Although wagons are a tough sell in North America — and that probably won’t change anytime soon — we have to hand it to Volvo. If the 2022 Volvo V90 Cross Country B6 proves anything, it’s that the Swedes haven’t forgotten their roots.
See, it’s tough to resist the siren song of SUVs and crossovers — most Canadians love them for their jacked-up ride height and perceived toughness, and automakers love them because they’re pretty much a license to print money. Countless automakers have bought into the craze, including Volvo with their admittedly very good XC lineup, but not everybody wants to keep up with the Joneses and drive a blob-shaped, high-riding family hauler. Enter the V90 Cross Country.
Or should we say, re-enter? Thus proving if a tree falls in a forest and nobody’s around to hear it, it indeed does not make a noise, the V90 returns for 2022 after a brief hiatus, armed with a new powertrain, a new infotainment system, and a very, very minor refresh — you’ll have to park a 2022 V90 Cross Country beside a 2019 model to fully pick out the visual differences. Oh, and if you’re pining for the gorgeous, body-cladding-free V90 of yesteryear, you’re out of luck: the Cross Country flavour is your only way to get a flagship Volvo wagon these days. Otherwise, you’ll have to make do with the smaller (but equally handsome) V60.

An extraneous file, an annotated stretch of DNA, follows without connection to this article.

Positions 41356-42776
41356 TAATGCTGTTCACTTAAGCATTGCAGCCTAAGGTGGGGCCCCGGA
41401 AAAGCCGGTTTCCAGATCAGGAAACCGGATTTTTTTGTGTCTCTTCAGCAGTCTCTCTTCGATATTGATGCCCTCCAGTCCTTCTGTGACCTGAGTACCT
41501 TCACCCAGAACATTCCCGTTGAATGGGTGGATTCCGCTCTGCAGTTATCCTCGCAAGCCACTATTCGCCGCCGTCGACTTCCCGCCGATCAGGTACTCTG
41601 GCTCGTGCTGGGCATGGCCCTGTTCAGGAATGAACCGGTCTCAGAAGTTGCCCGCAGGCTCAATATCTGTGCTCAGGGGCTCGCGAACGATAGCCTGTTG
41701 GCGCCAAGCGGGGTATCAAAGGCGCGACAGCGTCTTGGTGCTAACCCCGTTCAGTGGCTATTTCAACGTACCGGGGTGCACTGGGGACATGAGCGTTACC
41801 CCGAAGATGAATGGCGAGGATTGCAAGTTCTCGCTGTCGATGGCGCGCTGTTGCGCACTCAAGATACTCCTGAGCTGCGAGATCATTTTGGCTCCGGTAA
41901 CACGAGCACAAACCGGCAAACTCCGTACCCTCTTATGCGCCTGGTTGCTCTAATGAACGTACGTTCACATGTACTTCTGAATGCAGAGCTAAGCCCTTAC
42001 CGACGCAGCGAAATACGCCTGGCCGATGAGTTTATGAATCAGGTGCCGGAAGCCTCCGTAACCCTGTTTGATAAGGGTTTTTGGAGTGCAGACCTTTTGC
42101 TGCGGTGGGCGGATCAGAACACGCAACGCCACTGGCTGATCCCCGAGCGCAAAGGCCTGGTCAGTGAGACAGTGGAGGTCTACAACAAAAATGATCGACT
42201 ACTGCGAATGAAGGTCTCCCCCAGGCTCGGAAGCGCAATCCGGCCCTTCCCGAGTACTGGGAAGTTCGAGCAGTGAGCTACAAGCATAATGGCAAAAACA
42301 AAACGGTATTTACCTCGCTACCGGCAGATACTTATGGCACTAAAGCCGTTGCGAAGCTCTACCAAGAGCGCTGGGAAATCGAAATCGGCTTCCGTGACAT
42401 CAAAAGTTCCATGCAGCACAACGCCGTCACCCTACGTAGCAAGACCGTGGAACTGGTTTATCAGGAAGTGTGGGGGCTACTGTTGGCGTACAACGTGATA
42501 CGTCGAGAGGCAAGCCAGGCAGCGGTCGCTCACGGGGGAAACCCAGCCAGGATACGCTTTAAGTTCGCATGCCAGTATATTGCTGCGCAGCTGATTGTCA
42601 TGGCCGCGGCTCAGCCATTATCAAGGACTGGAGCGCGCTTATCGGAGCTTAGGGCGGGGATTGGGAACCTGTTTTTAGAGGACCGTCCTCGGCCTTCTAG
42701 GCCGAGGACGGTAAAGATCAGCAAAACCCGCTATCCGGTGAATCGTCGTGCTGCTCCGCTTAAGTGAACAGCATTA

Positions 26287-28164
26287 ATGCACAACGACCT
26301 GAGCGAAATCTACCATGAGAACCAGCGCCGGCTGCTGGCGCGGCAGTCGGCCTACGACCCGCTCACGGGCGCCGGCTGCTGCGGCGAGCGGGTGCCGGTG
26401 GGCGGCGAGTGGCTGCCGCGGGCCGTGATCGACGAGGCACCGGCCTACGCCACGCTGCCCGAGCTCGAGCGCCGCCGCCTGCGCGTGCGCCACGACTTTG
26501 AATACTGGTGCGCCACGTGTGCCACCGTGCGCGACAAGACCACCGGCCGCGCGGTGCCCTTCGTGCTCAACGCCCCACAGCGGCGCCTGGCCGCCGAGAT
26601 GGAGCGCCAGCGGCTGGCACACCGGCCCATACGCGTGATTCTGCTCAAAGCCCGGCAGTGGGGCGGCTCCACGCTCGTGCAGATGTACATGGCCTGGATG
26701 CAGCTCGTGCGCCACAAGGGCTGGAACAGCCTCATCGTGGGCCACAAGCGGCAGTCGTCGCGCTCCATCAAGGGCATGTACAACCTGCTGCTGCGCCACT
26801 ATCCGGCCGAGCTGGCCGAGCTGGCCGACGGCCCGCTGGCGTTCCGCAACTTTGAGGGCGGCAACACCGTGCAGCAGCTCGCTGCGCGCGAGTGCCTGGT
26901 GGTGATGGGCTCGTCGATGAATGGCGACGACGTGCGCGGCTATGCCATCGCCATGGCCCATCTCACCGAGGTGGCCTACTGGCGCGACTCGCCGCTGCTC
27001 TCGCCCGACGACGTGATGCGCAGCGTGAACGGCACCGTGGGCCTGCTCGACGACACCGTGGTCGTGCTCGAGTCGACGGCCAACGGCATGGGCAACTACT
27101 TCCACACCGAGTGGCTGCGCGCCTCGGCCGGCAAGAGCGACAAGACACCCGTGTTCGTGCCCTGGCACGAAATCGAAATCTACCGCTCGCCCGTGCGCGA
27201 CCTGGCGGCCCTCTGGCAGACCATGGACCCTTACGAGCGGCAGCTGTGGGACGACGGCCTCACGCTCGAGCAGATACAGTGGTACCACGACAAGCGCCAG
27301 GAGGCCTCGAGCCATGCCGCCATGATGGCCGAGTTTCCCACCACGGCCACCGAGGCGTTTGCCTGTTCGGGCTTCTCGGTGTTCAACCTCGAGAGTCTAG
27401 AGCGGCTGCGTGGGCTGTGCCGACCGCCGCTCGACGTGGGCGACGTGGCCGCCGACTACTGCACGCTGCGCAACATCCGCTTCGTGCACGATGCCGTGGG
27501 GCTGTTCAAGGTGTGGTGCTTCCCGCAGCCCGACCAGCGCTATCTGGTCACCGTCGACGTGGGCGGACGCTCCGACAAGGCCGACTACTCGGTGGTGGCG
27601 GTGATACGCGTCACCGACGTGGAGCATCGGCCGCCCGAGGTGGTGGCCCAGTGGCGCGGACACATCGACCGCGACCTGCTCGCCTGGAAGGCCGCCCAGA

For 2022, Volvo as a whole has tweaked its powertrain lineup. Anything with a plug is now part of the Recharge family, and the T5 and T6 powertrains have been replaced with the B5 and B6. The V90 Cross Country is available solely with the latter; it’s still the same supercharged and turbocharged 2.0-litre four-cylinder engine, and it’s still hooked up to an eight-speed automatic transmission. Oh, and all-wheel-drive is still standard.
But now, on account of Volvo’s full-steam-ahead push towards electrification, there’s a 48-volt electric motor on board. On paper, there’s a slight difference in output with the new mild hybrid B6 powertrain: you now have 295 horsepower and 310 pound-feet of torque to play with, versus 316 and 295, respectively, in the outgoing T6. In reality, you probably won’t notice a massive difference, but it’s not like the T6 was a powerhouse to begin with.
You probably won’t notice a massive improvement in fuel economy, either, but the electric motor does help. Officially, this latest V90 Cross Country is rated at 10.6L/100 kilometres in the city (a decent improvement over the 11.6 in the 2019 model) but highway fuel economy remains at 8.1L/100 kilometres. We averaged 10.2 in our time with the V90 Cross Country — not bad, but not great, either.